The Anne Arundel school board approved a memorandum of understanding with civil rights leaders yesterday that would end a year-old lawsuit alleging discrimination against black students across several academic areas.

The agreement requires the school system to rewrite its countywide achievement goals so that they apply equally to each of eight statistical subgroups based on race, sex and socioeconomic status. The goals currently apply only to the system as a whole.

By requiring the same performance targets for blacks and other historically under-performing groups, the settlement document effectively raises the bar for the 75,000-student school system. No Child Left Behind, the federal education mandate, has challenged schools nationwide by making a similar requirement that blacks, Hispanics and other groups ultimately attain the same academic goals.

"Thank you. This has been good," Eric J. Smith, superintendent of Anne Arundel schools, said as he embraced two plaintiffs after the school board's vote. Smith met with the litigants regularly over the past year to negotiate the terms of settlement.

The parties declined to release the actual document until a ceremonial signing Sept. 7.

Perhaps most important, the agreement will eliminate one of Smith's goals that calls for no subgroup to achieve at a level more than 10 percentage points lower than any other. Civil rights leaders said the goal sent the wrong message by allowing any gap between white and black students to persist.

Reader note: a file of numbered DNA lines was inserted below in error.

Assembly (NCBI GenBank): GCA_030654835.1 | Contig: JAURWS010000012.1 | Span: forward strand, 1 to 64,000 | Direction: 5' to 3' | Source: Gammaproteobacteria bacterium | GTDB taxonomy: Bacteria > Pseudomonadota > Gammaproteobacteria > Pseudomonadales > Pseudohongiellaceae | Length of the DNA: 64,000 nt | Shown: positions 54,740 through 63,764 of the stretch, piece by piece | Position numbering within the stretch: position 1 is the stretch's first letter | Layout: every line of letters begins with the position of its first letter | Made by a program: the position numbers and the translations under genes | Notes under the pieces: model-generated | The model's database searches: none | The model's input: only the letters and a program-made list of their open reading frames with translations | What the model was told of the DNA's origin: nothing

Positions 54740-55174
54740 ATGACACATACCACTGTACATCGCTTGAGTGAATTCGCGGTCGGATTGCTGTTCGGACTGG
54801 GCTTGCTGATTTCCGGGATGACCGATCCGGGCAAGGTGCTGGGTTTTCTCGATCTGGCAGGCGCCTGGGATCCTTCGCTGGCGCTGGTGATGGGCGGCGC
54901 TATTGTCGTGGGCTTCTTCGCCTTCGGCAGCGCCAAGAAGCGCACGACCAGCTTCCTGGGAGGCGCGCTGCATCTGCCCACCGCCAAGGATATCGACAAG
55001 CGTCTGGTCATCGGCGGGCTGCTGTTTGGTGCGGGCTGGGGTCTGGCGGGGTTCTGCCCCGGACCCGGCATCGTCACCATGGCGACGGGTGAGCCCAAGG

"There is not an acceptable gap," said Irma Holland, one of the plaintiffs.

Smith's goals, set after he was hired in 2002, call for 75 percent of graduates to have taken the SAT, 45 percent of students to have taken the Algebra I course by the end of middle school and 90 percent of seniors in special education to earn a standard high school diploma, among other things, by 2007.

Terms of the agreement also call for the school system to end disparities that result in black students being suspended and expelled in greater numbers than other students, being steered disproportionately into special education and being underrepresented in Advanced Placement and International Baccalaureate courses, the plaintiffs said.

"This is history being made," said Alva Sheppard-Johnson, a black leader in Annapolis and a plaintiff. "This is a 21st-century version of Brown v. Board of Education."

The complaint originated with a news conference last year on the 50th anniversary of the U.S. Supreme Court decision that ushered in the integration of schools.